FG To Privatise Lagos, Abuja, PH, Kano Airports

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The Federal Government has plans
to concession the management of the Lagos, Abuja, Port Harcourt and Kano
airports to private investors.
The Minister of Transportation,
Rotimi Amaechi, made the disclosure on Wednesday in Lagos during a fact-finding
tour of facilities and agencies at the Murtala Muhammed Airport.
He was accompanied by the Minister
of State for Aviation, Hadi Sirika; Director-General, Nigerian Civil Aviation
Authority, Muhtar Usman; Managing Director of the Federal Airports Authority of
Nigeria, Saleh Dunoma; and the Nigerian Airspace Management Agency, Ibrahim
Abdulsalam; as well as the Director-General, Nigeria Meteorological Agency, Dr.
Anthony Anuforom, among others.

The minister said the planned
concession of the four airports was to guarantee efficiency and good management
in view of dwindling resources from the government for infrastructural
development in the aviation industry.
Although, Amaechi did not disclose
the airports that would be privatised, there were indications that the Lagos
airport; the Nnamdi Azikiwe International Airport, Abuja; the Port Harcourt
International Airport; and the Mallam Aminu Kano International Airport, Kano
were the aerodromes slated for concession.
Amaechi also gave December 2016 as
the deadline for the completion of the four major international airport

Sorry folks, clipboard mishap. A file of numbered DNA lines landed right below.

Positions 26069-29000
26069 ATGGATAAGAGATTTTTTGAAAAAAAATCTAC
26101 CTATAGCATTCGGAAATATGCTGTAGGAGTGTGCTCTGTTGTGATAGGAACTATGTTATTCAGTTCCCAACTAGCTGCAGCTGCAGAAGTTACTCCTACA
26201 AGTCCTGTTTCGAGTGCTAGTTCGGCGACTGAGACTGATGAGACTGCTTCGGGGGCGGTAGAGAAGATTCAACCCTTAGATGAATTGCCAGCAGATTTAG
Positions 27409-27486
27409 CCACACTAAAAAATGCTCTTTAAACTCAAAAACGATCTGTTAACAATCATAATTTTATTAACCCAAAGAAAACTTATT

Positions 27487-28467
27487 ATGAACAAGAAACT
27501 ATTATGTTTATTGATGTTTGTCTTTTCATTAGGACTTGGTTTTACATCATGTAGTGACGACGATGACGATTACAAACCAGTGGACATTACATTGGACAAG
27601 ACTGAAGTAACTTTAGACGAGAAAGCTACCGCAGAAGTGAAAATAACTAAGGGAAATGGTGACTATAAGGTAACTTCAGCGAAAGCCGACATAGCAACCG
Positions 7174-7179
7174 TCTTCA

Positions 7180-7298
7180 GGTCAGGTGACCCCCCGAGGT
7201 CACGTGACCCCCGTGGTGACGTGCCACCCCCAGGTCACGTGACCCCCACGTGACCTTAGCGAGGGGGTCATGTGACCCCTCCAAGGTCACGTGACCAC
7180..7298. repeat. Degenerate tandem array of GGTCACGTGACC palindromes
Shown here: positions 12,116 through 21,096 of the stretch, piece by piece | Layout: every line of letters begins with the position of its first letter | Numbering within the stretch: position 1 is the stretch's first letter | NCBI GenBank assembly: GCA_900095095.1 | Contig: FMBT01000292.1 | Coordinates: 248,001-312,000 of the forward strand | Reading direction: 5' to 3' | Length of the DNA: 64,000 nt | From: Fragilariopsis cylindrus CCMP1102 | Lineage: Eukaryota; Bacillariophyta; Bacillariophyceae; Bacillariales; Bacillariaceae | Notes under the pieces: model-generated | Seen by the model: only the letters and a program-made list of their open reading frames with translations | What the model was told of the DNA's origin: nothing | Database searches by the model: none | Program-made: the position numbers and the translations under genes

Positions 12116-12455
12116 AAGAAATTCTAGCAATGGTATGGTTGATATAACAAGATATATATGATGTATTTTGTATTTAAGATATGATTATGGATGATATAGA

terminals under construction in Lagos, Abuja, Port Harcourt and Kano.
He stated that after completion,
the Lagos airport would handle 15 million passengers annually, while the others
would handle additional 15 million passengers to bring the total traffic to 30
million passengers annually.
The minister said, “The new
terminal in Lagos will generate additional 15 million passengers annually,
making a total of 30 million passengers yearly nationwide. The medium and
long-term plans will require significant investments to upgrade and expand infrastructure
to meet current and future requirements.
“As a result of limited resources
for capital project development, the government is exploring the possibility of
private sector participation towards the realisation of the industries’
potential.”
Amaechi stated that there was an
urgent need to continue to improve on infrastructure, noting that out of the
four conveyor belts in the Lagos airport, two had broken down.
He said the government would also
enact laws to open up the sector to new investments that would lead to economic
prosperity.
Ameachi, who described the tour as
necessary to enable the ministry firm up its policy direction in line with the
determination of the President Muhammadu Buhari administration to improve
critical infrastructure that would help to reflate the economy, said the
transport sector held the key to the economy and formed the basis of all
socio-economic interactions.
“Nigeria suffers the bane of
inadequate transportation but perhaps worse than other countries. Nigeria’s huge
population puts enormous pressure on a very poor transport infrastructure that
bedevils the nation,” he said.
The minister stated that there
would no sacred cows in the recovery of debts owed the various agencies.
Collectively, Nigerian carriers
are said to owe NAMA, NCAA, NCAT and NIMET over N4bn in Passenger Service
Charge and Ticket Sales Charge, prompting the NCAA to give them a two-week
ultimatum to pay up or be grounded. Not much is heard about the ultimatum as
Usman admitted that the agency was still pleading with the airlines to pay.

The NCAA DG stated that there were
historical debts, stressing that what the aviation was guarding against was the
accumulation of more debts, a situation that had made the agency to offer
services to the carriers on a cash and carry basis.

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